Kmet breaks down Williams’ adjustment to the NFL

Kmet breaks down Williams’ adjustment to the NFL

by - Correspondent -

CHICAGO — Tight end Cole Kmet has played with the Chicago Bears since 2020, the longest of anyone currently on the roster. As a result, Kmet has played with numerous different quarterbacks during his four-year career.

So, playing with rookie quarterback Caleb Williams during organized team activities (OTAs) and minicamps is not new territory for him.

“I’ve played with a bunch of different quarterbacks at this point now. So, that’s nothing new. But, really, just being patient with it, kind of understanding that there’s a learning process to it, and especially as a rookie, there’s a lot that you got to learn coming into the league,” Kmet said. “So, I thought he’s done a great job so far throughout OTAs. You can see those steps he’s taken week to week, and there is definitely an element of patience there has to be just because of where he’s at in his career, and that’s totally understandable.”

As a Heisman winner and quarterback of a Power-5 team like Southern California, Williams faced considerable scrutiny during his collegiate career.

However, he always stayed true to himself and was unapologetic for who he is, a quality that Bears players like Kmet appreciate about him as they have gotten to know him as a player and a person.

“Obviously, you hear a ton of things, and you don’t know what’s true and what’s not, and you hear the Hollywood-like divaness, which is kind of funny because he’s only spent a year or two in LA. He’s not even from LA, so that’s kind of funny,” Kmet said. “But, no, definitely after when I first met him and going on forward, you definitely get a different perspective and you really wonder where those things come from.”

Everyone knew before the NFL Draft who Chicago was going to take with the No. 1 overall pick. So, Williams had the opportunity prior to the draft to learn some of the concepts in the playbook.

Now that OTAs and minicamps have taken place, veterans like Kmet can see the benefits of Williams having that access to the playbook, as there are some things he is already very familiar with and very comfortable with.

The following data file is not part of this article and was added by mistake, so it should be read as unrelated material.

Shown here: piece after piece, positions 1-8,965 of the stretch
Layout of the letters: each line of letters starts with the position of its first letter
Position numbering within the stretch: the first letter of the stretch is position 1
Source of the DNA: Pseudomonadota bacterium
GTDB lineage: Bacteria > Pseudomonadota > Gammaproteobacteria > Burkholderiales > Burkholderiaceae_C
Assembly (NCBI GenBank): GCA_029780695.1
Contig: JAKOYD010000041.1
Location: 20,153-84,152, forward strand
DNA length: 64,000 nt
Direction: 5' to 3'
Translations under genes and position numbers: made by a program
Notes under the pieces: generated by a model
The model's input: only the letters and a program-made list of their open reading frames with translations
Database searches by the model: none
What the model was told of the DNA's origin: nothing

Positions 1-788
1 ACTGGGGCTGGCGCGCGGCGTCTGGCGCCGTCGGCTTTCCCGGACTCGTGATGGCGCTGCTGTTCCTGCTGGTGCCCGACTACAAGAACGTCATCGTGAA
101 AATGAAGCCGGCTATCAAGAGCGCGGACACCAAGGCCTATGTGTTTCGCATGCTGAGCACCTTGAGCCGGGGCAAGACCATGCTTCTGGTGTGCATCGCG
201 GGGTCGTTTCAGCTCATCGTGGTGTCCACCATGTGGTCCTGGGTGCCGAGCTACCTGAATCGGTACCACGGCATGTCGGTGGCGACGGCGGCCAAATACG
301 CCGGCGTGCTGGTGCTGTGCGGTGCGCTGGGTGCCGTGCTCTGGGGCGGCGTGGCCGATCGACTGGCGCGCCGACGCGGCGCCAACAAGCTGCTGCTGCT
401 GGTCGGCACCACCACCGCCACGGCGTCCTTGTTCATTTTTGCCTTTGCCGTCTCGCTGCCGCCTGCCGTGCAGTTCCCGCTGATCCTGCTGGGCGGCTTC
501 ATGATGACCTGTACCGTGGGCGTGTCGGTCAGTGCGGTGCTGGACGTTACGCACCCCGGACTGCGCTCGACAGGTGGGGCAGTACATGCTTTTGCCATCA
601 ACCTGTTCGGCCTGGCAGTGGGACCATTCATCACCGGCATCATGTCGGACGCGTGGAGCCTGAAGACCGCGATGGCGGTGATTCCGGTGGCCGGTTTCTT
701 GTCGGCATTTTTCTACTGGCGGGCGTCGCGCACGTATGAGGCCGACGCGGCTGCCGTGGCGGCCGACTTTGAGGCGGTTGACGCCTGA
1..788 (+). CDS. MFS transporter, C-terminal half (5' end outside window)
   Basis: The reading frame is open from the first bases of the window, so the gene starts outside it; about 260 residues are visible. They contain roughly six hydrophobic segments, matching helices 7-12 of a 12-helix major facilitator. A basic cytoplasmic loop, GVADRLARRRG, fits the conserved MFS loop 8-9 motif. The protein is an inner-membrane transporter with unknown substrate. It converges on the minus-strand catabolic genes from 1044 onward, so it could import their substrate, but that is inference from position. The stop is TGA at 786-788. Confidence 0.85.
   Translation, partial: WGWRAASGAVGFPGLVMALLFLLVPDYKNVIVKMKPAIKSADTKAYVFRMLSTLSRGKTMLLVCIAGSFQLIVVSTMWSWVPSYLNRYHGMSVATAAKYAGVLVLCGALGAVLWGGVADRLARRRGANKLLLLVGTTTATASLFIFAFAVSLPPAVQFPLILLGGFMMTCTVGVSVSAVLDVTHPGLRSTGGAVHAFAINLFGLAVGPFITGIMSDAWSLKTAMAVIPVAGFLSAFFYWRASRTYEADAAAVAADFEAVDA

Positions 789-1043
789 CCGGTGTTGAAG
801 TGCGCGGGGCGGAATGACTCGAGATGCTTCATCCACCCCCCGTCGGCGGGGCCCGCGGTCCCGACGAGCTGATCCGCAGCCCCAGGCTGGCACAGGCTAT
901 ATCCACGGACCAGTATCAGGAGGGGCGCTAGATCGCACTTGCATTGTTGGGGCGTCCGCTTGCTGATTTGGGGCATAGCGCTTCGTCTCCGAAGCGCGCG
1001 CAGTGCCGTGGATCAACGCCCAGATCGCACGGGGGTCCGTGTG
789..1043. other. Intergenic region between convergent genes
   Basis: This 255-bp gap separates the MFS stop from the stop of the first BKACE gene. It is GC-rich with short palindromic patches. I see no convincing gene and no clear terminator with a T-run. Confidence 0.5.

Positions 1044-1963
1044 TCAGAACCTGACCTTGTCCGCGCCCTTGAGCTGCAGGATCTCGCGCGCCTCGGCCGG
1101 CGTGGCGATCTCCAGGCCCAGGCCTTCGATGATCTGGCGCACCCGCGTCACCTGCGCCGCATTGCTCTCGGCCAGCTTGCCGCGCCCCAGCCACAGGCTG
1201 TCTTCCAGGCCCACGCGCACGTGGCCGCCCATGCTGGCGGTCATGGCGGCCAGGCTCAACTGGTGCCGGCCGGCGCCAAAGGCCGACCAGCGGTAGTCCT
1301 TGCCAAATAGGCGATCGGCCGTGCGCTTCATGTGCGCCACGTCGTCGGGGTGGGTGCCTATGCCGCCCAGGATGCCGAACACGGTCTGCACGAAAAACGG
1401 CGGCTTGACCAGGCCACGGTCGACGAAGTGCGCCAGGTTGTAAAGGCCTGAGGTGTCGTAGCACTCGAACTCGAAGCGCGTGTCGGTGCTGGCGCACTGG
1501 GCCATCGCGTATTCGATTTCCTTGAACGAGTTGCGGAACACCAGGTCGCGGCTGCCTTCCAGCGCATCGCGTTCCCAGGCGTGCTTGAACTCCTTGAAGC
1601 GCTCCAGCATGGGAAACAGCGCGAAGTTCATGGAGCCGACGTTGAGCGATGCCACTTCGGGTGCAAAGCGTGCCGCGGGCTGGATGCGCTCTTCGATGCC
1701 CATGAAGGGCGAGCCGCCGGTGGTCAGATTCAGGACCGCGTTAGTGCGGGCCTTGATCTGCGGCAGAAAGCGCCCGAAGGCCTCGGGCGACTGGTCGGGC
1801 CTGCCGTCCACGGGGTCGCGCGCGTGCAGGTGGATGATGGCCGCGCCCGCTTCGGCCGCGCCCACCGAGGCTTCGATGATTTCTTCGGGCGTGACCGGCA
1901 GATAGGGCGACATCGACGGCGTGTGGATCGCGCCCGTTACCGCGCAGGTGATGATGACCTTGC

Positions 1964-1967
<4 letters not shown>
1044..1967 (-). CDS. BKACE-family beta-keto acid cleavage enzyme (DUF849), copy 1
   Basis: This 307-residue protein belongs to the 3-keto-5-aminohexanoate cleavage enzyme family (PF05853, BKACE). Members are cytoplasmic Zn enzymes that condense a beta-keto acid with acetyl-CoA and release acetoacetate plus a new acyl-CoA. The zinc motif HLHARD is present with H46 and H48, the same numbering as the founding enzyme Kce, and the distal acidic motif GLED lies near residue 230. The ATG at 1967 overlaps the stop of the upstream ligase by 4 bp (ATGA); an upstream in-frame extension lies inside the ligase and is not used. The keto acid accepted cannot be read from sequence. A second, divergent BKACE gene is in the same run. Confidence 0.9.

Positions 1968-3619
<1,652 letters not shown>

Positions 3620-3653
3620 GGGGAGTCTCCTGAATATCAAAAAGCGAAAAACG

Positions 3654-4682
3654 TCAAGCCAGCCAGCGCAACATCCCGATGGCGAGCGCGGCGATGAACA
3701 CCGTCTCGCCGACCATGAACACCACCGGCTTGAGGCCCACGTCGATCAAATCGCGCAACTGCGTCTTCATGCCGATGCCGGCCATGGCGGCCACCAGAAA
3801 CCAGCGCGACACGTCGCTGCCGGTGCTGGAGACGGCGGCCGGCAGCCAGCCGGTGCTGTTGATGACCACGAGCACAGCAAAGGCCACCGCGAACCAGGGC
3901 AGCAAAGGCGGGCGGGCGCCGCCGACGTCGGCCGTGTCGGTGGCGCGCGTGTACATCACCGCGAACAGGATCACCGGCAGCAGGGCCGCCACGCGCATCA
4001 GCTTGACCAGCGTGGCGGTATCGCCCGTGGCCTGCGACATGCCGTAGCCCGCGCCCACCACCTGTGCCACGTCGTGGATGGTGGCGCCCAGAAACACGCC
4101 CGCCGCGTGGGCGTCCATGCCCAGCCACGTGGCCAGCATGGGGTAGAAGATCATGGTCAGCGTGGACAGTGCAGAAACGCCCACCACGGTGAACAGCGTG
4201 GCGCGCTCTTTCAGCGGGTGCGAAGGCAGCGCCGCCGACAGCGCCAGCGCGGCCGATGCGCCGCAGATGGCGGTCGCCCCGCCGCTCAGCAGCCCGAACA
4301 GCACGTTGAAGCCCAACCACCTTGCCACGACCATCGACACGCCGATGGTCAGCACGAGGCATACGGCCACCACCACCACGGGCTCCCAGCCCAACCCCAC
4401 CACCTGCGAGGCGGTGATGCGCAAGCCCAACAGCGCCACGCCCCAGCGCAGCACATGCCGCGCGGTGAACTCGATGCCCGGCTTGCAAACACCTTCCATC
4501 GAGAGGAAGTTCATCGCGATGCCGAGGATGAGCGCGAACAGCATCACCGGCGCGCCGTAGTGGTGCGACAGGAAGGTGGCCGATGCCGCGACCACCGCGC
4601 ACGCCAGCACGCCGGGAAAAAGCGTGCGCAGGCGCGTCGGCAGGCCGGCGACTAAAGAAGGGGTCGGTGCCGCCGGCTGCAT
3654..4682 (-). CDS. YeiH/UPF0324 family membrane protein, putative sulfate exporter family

“You can tell the concepts he’s very comfortable with when he makes those tight window throws and you see that on the film whether it’s some of the spacing routes that we have,” Kmet said. “You can definitely tell the concepts that he’s grown in comfort with and based on the results you see in practice. So, you can definitely see an element of that for sure.”

Right now, the biggest challenge for Williams is the cadence. All in all that is a minor issue for a rookie quarterback to be having at this stage in the offseason, preparing for his first NFL season. However, it is an important element of his game that he needs to master. Kmet is not concerned about this, however, as Williams is already making improvements in developing his cadence and his voice.

“You got to find your own voice when you come to the league. It’s so interesting because in that position taking a snap under center and saying a cadence is something that you would think be so normal. But, most guys aren’t doing that until they get to the league now. Most guys are doing the clap, you look to the sideline, you see the play. It’s no different than a receiver doing it. All those operational things are things that you don’t do now until you get to the league,” Kmet said. “Getting guys in the huddle, saying the play call, doing the cadence, those are all brand new things for him … In the huddle (on Tuesday), he was crisp and clear and all those things and I think that just comes with confidence in the playbook that he’s gaining and like I said, kind of finding his own voice with the cadence because that’s definitely something that if you can get going, you can weaponize.”

One thing that helps a rookie quarterback and the entire offense is having a knowledgeable offensive coordinator who clearly explains their system.

While other Bears quarterbacks have not had this benefit, Williams and the rest of the offense are in good hands with offensive coordinator Shane Waldron.

“He’s a great teacher. Just the way he installs, it’s clear and concise, and there’s not a lot of gray area with things, and he wants things a certain way, and he wants it done a certain way,” Kmet said. “So, I think guys have been really receptive to that and I think so far, we got some things to clean up. But, the execution of the offense has been pretty clean for it being the first time in Shane’s offense this offseason.”

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